Sunday, November 21, 2010

Canada and Climate Change

At Cancun, Canada will be playing its usual role of trying to obstruct any meaningful progress.  Canada's own target of a 17% emissions reduction from 2005 levels by 2020 is both totally inadequate and totally unreachable on current policies.  Stephen Harper's Conservative government's aims are quite clear.  Harper was a climate change denier when he came into office in '06, and has only changed his line since to keep in step with the USA. Under Harper, Canada is betting its economic shirt on the tarsands industry, the emissions from which are so high that arguably the industry's success depends on potential importers -- chiefly the USA and China - not treating climate change seriously.

But what of the two opposition parties, the Liberals and the NDP?  If, following the next election, the Liberals were able to form a minority government with NDP support, would Canada start taking constructive steps to reduce its emissions?  The recent performance of both parties does not augur well.

The last federal election in 2008 was fought on the issue of climate change.  The Liberals,led by Stéphane Dion, put forward a radical and detailed "Green Shift" programme which would have used carbon taxes to force a shift of Canada's economy from carbon intensive industry to green technologies.  The aim was to reduce Canada's emissions to 20% below 1990 levels by 2020. However, the Liberals lost the election, Dion resigned, Michael Ignatieff took over as leader; the green shift and carbon taxes were immediately forgotten.

The Liberal Party currently supports a cap and trade system to reduce emissions, but is vague about targets.  Ignatieff has a habit of contradicting himself, and it is difficult to tell how sincere he is about this (or any other) issue.  Prior to Dion's leadership, the Liberal Party's record on climate change has been described as "hot air", paying lip-service but doing nothing. The signs are that the Liberals are back to business as usual.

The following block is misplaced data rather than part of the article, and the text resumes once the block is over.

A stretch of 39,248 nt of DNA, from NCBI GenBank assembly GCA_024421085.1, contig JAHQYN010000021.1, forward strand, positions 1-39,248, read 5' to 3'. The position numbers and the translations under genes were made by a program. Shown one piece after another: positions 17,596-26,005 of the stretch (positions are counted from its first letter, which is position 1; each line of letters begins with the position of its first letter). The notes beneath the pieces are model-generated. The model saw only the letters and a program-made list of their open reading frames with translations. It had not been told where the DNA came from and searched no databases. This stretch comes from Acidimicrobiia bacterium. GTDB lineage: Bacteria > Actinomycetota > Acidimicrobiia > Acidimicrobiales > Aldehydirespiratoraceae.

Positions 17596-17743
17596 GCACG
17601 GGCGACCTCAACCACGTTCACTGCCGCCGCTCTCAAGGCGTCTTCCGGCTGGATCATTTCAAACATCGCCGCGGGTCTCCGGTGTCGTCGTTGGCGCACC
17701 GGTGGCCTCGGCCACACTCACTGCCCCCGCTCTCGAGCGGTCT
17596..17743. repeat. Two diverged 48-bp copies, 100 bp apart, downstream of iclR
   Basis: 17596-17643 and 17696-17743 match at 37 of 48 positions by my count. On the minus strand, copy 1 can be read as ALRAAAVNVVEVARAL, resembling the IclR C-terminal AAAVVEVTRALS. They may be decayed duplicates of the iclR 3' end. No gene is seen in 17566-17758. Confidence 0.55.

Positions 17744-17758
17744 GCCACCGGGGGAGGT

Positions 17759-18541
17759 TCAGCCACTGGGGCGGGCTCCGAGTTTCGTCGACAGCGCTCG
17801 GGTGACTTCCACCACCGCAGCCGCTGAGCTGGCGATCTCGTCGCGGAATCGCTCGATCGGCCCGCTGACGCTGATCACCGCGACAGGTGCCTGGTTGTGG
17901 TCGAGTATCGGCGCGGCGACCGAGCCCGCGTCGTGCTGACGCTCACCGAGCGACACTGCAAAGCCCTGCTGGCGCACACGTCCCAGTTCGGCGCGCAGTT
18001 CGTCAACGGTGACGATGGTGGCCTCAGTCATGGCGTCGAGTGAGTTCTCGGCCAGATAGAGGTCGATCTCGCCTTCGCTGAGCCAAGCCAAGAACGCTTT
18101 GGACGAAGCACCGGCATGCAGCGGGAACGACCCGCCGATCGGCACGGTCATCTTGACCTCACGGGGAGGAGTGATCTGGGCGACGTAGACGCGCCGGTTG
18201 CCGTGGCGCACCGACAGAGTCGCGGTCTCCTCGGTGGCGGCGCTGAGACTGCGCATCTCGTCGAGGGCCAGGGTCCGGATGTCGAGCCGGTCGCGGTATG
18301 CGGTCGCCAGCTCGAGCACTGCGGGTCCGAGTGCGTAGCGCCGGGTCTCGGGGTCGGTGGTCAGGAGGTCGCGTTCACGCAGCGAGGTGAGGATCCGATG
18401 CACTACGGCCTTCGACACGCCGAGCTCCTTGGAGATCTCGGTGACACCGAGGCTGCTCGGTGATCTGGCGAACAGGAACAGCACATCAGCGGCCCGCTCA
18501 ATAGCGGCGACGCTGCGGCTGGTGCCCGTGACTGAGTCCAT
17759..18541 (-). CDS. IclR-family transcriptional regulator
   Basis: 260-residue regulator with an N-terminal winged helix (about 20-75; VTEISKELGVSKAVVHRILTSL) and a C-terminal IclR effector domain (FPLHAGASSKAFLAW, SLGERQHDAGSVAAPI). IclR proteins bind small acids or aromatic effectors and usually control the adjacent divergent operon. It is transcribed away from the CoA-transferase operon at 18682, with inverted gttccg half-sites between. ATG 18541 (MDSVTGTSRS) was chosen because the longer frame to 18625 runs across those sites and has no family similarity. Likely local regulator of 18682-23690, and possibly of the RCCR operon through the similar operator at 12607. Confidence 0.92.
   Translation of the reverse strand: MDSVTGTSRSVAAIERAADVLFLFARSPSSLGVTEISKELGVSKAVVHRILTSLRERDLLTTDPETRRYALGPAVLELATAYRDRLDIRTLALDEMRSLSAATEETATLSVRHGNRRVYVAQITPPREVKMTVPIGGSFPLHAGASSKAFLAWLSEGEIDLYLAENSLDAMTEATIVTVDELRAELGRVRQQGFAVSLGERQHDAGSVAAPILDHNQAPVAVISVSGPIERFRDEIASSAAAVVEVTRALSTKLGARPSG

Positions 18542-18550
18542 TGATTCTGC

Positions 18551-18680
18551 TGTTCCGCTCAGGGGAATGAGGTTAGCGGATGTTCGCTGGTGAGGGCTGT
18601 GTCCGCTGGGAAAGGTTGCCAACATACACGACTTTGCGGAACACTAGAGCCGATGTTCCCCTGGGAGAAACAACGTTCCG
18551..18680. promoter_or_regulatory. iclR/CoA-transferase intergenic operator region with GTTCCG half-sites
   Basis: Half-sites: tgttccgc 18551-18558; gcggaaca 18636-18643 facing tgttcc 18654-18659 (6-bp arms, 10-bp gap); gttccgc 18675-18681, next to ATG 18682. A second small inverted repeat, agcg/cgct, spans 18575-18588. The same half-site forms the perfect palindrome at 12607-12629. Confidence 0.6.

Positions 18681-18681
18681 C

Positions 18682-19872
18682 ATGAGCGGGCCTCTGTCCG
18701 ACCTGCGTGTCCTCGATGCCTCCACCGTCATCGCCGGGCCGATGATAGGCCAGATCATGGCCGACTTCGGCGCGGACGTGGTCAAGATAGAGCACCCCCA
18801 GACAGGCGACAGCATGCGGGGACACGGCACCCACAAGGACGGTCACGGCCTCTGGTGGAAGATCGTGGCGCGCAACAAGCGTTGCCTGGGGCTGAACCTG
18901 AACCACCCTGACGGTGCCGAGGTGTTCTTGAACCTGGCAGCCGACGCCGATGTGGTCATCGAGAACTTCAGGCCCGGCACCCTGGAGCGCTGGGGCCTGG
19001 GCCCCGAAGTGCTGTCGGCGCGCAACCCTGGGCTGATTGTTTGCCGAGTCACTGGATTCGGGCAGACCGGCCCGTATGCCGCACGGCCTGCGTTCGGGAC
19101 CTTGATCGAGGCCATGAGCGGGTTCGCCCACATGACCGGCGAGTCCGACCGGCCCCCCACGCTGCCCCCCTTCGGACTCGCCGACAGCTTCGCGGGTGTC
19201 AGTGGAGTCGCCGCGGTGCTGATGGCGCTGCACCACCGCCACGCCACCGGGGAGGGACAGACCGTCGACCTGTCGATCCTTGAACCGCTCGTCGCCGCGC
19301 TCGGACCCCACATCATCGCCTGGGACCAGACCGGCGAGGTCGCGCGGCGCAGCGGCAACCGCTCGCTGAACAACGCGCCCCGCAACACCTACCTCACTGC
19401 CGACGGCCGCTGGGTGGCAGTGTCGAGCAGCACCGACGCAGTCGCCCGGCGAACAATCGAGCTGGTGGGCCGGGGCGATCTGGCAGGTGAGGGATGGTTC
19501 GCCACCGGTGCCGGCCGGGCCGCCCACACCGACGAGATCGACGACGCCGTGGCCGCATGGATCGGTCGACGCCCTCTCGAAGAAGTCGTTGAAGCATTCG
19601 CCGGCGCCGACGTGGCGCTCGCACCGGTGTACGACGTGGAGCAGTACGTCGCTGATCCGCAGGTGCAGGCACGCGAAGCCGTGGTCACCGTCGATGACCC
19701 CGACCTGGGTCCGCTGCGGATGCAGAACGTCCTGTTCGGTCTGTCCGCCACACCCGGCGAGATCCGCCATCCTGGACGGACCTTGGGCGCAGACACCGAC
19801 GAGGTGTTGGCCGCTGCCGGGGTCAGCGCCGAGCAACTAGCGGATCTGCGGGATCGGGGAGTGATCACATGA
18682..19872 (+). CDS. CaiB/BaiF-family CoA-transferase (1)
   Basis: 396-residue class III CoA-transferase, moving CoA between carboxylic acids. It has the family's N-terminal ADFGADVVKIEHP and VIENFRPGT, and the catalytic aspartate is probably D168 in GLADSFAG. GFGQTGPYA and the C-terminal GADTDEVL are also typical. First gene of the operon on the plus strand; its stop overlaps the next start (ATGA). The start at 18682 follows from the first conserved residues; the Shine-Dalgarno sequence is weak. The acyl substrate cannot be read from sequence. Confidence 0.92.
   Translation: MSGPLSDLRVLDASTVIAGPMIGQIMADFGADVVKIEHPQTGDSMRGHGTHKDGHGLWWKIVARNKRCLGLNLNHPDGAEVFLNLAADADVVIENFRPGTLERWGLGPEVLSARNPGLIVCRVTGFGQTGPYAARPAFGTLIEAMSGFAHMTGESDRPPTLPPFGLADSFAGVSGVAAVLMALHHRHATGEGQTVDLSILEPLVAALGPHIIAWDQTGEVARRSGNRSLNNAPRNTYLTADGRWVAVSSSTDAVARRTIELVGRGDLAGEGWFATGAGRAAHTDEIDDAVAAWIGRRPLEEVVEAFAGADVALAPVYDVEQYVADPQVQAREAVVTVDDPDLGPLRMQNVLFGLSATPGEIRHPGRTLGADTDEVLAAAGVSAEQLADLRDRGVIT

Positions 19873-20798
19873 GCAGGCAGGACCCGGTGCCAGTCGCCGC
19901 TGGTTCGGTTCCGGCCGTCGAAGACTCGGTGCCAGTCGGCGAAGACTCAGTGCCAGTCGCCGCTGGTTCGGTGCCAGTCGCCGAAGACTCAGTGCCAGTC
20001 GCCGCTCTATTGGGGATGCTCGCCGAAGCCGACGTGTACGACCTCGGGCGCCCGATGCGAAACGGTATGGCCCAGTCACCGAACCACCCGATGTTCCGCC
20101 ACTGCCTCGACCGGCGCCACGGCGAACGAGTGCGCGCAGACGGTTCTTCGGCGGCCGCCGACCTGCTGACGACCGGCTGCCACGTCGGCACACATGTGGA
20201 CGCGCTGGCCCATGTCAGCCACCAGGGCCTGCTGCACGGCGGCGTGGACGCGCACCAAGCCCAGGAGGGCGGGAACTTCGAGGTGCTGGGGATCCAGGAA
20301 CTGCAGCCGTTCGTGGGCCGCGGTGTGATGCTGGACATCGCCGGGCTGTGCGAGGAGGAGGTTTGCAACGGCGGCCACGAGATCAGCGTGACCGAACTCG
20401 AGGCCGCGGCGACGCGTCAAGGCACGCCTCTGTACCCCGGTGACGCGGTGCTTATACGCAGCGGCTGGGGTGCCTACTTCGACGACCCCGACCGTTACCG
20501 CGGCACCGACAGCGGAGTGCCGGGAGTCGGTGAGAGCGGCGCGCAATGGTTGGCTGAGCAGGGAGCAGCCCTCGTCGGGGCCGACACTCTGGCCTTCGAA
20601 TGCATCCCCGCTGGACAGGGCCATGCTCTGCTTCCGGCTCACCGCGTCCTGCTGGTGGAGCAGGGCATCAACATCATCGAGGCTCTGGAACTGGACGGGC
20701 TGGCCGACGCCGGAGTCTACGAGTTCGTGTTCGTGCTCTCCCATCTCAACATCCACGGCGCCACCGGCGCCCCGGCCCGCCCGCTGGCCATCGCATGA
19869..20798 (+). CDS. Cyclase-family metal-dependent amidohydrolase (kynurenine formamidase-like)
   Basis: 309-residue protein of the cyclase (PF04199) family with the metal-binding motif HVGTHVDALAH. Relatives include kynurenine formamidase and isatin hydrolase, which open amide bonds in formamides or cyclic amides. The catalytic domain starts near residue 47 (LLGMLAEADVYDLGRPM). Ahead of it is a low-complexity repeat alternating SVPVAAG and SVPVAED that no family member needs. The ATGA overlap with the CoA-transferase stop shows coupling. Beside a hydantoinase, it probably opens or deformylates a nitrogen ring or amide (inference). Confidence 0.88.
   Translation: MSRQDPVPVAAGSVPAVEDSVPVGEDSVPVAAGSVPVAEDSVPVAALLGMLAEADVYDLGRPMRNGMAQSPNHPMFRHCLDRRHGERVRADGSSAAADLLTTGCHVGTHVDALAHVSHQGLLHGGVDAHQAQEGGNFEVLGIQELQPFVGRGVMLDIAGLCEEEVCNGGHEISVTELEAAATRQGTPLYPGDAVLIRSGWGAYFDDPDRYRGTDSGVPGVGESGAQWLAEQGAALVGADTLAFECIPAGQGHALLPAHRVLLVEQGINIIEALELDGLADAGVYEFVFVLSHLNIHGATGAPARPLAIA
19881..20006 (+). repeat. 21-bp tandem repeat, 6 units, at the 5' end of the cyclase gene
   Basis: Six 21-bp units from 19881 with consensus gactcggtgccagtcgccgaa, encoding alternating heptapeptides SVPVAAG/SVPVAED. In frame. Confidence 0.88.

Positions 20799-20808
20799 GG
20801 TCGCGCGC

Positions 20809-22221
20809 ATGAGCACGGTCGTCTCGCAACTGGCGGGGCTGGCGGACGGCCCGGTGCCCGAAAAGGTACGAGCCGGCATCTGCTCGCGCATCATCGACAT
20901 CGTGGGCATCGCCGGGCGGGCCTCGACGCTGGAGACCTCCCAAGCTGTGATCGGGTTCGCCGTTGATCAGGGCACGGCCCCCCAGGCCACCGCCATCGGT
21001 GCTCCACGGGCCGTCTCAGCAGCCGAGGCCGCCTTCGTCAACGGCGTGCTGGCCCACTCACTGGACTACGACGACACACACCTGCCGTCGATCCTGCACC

The NDP also supports a cap and trade system, but is against carbon taxes, and on that basis opposed the Green Shift.  They want a 25% emissions reduction by 2020 and an 80% reduction of emissions from 1990 levels by 2050, but their road plan for getting there is no more substantial than the Liberals', and given that they don't support carbon taxes, the target is in the realm of fantasy. 

The Climate Change Accountability Act was to embed the NDP targets into law. It was introduced by the NDP and passed with Liberal  and Bloc Québécois support.  The Act is a short read - little more than 2 pages -  and that's only with the bilingual translation.  It's a holiday brochure without a price list, an itinerary, a map, or a picture of the hotel. I've been told a lot of work went into it, in which case I'd like that job. The Act has just been killed by the Senate.

The problem with Canada adopting a target for 2020 which is actually more ambitious than the EU's is that whereas the EU had reduced its emissions by 8% from 1990 by 2005, Canada had increased its emissions by 10.54%.  A lot of that growth has come from the tarsands, and although the NDP have called for a moratorium on new tarsands development (while Ignatieff has boasted about having enough oil for the USA for a hundred years), even the NDP has not suggested the tarsands should close down tomorrow.

The Senate rejection of the Act has enabled the opposition parties to complain about lack of democracy.  The Act was never going to achieve much else, and cynical me suspects it was never intended to.  I know a number of young people who are sincerely disappointed.  Meanwhile the NDP is campaigning to abolish the Federal Sales Tax on home heating, one of the very few taxes on carbon in Canada.

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